Complex emotions can be reduced to a simple formula, simple emotions can seem incomprehensible when you are embroiled in your own difficulties.
When you hold on to a painful feeling, rather than express it spontaneously, you begin to distort it. The longer the feeling is stored, the more distorted it tends to become. While the event that caused the original injury is probably a discrete incident, storing the feeling is likely to make your recollection blurry.
For example, even though a person might have been terrified when he was lost in an amusement park when he was five years old, he would find it difficult today to recall the exact emotions he felt then. He might be able to remember some facts, but the memory of his old feelings would be altered both by recent history and the opinions he later formed about the event. He may have found being lost so uncomfortable that he would now find it difficult to remember any feelings and would hardly remember the incident. Most likely, being lost was a hurt that was allowed to heal. He learned to trust his parents again and realized that being lost was just a mistake. He was not being abandoned.
On the other hand, imagine that the person who was lost in the amusement park came from a home where he suffered serious neglect. His retelling of being lost in the amusement park would likely include some other unexpressed old hurts too vague to be remembered. The incident of being lost would become a symbol for being neglected, and the emotion he felt would be exaggerated in support of his belief.
In this way the memory of a painful event can stand for many stored emotions.
Hidden feelings are always trying to make a case in exactly this way. When you are hurt and retain the feeling, the hurt is converted into anger, and the anger grows. Your mind continually collects other examples of your being hurt to justify your feeling angry. To feel angry without knowing why is extremely disruptive. Eventually, you turn the anger against yourself and begin to doubt your goodness. After all, if you can be this angry for no reason, you may well begin to wonder if you might be a bad person. This is the dilemma that causes suffering in depressed people. Without a good reason for being angry, people beat themselves up emotionally.
When your mind searches forward and backward trying to justify your anger, it is not especially accurate, only approximate. The hurtful memory you locate is likely to be distorted, contaminated by many feelings. Should you decide to express yourself, your story may make sense to you but will be highly slanted and may bear little relationship to what others remember. Both your and others' recollections will be self-serving. You will be trying to prove you were injured, and they will be trying to show that they were innocent and you are mistaken.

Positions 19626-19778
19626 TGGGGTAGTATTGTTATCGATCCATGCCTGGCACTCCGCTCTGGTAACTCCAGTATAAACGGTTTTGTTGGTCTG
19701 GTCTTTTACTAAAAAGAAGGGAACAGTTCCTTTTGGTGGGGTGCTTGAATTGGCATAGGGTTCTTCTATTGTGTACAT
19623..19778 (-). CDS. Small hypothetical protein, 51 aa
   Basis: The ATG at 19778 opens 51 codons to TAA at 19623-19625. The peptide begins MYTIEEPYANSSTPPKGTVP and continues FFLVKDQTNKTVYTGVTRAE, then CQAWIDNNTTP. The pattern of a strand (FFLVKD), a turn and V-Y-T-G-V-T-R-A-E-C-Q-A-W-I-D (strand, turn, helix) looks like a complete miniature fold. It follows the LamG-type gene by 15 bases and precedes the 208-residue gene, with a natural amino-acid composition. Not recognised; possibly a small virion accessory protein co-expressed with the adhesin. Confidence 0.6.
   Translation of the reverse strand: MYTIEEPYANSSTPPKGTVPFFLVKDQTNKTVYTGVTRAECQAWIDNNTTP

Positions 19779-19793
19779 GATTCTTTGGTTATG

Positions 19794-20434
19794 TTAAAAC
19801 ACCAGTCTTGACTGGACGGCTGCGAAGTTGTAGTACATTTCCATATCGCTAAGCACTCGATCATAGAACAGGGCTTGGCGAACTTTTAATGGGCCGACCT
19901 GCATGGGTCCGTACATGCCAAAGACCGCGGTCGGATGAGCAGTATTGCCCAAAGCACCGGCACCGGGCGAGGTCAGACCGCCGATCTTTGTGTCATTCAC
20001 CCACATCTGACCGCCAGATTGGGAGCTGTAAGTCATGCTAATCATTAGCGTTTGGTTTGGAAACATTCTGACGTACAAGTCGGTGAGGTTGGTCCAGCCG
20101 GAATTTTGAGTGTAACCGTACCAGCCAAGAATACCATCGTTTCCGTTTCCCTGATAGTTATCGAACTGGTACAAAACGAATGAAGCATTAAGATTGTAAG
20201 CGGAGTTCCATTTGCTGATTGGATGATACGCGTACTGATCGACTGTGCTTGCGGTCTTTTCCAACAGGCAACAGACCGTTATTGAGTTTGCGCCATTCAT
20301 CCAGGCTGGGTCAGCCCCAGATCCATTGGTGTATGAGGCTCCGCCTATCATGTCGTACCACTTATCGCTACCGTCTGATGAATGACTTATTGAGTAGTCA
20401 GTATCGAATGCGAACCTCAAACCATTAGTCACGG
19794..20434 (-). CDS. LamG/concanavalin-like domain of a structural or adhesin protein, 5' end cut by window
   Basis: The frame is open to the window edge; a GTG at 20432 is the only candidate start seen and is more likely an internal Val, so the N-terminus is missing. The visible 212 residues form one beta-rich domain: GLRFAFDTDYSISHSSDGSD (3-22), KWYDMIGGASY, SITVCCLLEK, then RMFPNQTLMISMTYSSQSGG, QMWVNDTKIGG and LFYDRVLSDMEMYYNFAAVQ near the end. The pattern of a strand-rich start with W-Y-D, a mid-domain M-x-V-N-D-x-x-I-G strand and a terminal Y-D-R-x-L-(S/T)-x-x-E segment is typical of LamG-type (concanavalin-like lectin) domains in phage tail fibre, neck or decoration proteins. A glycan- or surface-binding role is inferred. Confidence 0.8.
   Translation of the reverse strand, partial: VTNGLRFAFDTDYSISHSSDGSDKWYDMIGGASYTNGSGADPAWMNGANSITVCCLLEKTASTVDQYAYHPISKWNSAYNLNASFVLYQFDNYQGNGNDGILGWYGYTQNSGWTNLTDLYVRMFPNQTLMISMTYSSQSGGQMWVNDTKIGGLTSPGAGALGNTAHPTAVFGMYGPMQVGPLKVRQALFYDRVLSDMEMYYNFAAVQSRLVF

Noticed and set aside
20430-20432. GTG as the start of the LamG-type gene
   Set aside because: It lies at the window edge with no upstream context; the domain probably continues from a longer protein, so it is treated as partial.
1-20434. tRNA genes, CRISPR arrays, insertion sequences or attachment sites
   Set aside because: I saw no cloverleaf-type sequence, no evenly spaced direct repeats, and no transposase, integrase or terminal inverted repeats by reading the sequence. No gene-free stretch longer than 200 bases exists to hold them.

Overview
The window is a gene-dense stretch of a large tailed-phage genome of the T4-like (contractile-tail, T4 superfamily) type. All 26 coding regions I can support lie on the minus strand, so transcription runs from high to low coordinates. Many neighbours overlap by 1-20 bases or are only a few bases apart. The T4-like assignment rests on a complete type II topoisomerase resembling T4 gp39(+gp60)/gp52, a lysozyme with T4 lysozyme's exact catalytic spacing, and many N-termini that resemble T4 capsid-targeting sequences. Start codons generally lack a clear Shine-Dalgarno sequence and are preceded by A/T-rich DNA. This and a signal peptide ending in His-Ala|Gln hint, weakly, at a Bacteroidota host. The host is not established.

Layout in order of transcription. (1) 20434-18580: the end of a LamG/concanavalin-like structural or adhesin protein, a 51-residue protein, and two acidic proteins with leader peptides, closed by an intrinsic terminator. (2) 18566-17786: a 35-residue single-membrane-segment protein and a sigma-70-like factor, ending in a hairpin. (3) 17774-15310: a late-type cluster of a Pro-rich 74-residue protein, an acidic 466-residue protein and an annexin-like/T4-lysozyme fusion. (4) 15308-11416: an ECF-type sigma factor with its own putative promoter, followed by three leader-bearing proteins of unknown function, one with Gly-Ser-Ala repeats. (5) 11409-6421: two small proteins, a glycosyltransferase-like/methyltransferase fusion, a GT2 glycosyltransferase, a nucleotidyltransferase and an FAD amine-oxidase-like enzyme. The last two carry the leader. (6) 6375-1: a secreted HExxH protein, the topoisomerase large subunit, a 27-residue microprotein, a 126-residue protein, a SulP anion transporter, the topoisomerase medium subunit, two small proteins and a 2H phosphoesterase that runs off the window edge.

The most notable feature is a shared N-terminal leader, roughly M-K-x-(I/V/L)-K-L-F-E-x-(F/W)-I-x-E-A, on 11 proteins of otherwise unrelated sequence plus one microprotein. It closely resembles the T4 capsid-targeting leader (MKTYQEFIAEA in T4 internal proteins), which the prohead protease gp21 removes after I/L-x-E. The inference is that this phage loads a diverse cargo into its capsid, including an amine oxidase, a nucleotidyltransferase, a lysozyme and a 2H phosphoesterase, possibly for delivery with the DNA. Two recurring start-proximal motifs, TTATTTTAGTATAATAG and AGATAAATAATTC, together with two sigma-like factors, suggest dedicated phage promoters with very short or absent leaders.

When you are in Emotional Debt, you always suffer. Because unresolved feelings live inside you, you feel as if you are trying to contain a powerful negative energy that is continually seeking to be discharged. As a result you feel unsettled, jittery, off balance, or fearful of losing control. You look for a safe release valve, but when you find a way to express your feelings, you often tend to overdo it and hurt others.
When you are in Emotional Debt, you may not even be aware of the specific hurt that is troubling you, although it is common for people to target an obviously neglectful or wanting parent, spouse, or boss as the source of all their problems. There is much more to your hurts than what you choose to remember or whom you blame. You are always responsible for some part of your problem. The reason you suffer is not because you have been hurt, but because the way you choose to deal with the hurt has kept it from resolving naturally. You need to take responsibility for the part you played.
The essence of Emotional Debt is that hurt is stored as an amorphous merge of anger and guilt. The feelings in Emotional Debt are usually expressed as Toxic Nostalgia after being triggered, and so they are displayed suddenly and often seem overstated. Therefore, when people in Emotional Debt do blow up, instead of relieving their pain, they frequently make it worse by hurting others.
This only undermines their self-esteem. Fearing that there is something wrong with them for being so angry, they repress even more feelings. Typically, the person in Emotional Debt begins to doubt himself and his stability. This is understandable, because while anxiety, hurt, and anger are all accompanied by physical sensations, guilt - which is anger turned inward - is dealt with primarily by the mind. The mind reasons and makes arguments for and against the self, depending on how much stored anger or guilt there is to rationalize.
When the anger is slight, it is easy to blame others for hurting you. However, when withheld anger grows, you begin to accuse yourself for having such dark visions of revenge. From time to time everyone has retaliation fantasies. They are generally excused as being justified by the present situation, but to a person in deep Emotional Debt, these sinister internal dramas can be disturbing, seen as proof that the sufferer is evil, which only produces more guilt.
It is in this caldron of self-justification and self-vilification that feelings stored in Emotional Debt churn. Additionally, because strong defenses are already in place to contain feelings, a person in Emotional Debt immediately seeks to conceal new hurt when it occurs, thus adding to the volume of unexpressed feelings. The discomfort of being in Emotional Debt is aggravated both by the added weight of each newly concealed hurt and by the sufferer's growing fears of losing control.